Not only is waking up early to stand in the freezing cold shoveling snow a pain in the back side, a recent study from the US has revealed that snow shoveling causes a whopping 11,500 visits to the emergency room each year with accident ranging from simple cuts and bruises to snow shoveling related fatalities!
The study stated that the most common snow shovelling related trips to A&E were soft tissue injuries at 55% with lacerations coming in at 16% and fractures 7%. Causes of injuries ranged from pulled muscles and slips and trips to being knocked over the head by a shovel (eh?). Cardiac related injuries proved to be the most serious cases causing more than half of the hospitalisations as a result and causing 1,647 deaths – 100% of all snow shoveling related deaths.
The study also revealed that people aged 55 and older were over 4 times more likely to experience cardiac related injuries whilst shovelling than those younger and that men were twice as likely to show cardiac related symptoms than women. The study states “The cardiovascular demands of snow shovelling are increased by the freezing temperatures that typically accompany snowfall…Not only is the heart’s workload increased due to shovelling snow, but cold temperatures also add to the chances of a heart attack in at-risk individuals”.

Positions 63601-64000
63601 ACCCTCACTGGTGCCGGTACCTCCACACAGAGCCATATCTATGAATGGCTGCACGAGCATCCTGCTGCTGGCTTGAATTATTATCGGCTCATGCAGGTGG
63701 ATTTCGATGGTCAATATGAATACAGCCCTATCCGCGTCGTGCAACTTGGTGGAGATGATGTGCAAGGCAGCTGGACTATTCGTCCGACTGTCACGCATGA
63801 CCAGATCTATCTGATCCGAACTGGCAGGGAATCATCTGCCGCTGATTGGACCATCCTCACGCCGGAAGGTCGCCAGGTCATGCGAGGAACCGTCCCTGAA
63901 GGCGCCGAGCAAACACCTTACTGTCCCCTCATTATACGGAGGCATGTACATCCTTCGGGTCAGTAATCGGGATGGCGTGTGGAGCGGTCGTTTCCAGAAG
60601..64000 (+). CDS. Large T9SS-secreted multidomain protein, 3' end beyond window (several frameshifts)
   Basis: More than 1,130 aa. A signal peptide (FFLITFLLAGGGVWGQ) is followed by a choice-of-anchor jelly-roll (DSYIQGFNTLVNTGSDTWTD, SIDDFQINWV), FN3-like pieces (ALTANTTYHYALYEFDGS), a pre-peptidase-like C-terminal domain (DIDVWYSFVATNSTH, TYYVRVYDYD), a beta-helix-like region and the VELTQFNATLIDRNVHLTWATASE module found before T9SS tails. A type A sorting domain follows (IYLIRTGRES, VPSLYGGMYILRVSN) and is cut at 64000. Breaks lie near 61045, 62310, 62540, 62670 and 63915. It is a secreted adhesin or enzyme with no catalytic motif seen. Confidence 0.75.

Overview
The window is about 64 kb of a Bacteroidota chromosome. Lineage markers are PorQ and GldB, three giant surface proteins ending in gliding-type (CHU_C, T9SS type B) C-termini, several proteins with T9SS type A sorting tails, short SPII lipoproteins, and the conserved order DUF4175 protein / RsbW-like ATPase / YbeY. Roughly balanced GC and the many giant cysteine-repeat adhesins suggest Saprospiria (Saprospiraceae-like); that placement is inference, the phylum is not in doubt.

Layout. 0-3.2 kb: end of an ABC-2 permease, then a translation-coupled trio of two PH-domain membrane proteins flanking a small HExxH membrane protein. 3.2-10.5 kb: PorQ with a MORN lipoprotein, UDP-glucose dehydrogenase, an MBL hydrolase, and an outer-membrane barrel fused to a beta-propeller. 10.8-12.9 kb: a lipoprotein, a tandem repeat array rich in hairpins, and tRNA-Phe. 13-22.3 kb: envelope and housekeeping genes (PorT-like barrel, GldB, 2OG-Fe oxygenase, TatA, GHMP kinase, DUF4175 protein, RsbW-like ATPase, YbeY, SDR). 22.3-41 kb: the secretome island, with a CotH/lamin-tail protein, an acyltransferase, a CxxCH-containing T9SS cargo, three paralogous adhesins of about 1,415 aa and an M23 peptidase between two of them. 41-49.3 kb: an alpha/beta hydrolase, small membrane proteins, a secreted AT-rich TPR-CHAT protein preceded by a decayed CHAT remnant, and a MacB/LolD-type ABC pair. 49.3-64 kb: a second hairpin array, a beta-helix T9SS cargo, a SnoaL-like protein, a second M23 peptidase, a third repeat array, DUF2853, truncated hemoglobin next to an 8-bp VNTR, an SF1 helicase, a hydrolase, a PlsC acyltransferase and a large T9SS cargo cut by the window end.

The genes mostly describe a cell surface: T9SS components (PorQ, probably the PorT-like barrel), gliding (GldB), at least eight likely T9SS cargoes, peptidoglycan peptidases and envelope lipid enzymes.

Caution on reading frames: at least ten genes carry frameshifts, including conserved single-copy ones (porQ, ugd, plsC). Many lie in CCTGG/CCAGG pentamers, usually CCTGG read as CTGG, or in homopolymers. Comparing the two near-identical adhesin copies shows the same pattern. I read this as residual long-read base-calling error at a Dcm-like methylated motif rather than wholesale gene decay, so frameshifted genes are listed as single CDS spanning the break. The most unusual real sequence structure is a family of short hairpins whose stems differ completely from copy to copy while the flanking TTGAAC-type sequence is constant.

The study offers a snow shovelling top tips for preventing injury which include:
• Ensure you warm up your body with light exercise before you start
• Work at a steady pace ensuring you frequently stop for breaks
• Clear the snow by pushing it rather than lifting it
• Avoid shovelling large areas of snow in one go, spread it throughout the day
• Wear warm clothing as well as slip-resistant, high traction footwear
• Consider alternative methods to snow shovelling such as using salts, de-icer sprays, snow blowers or hiring professionals.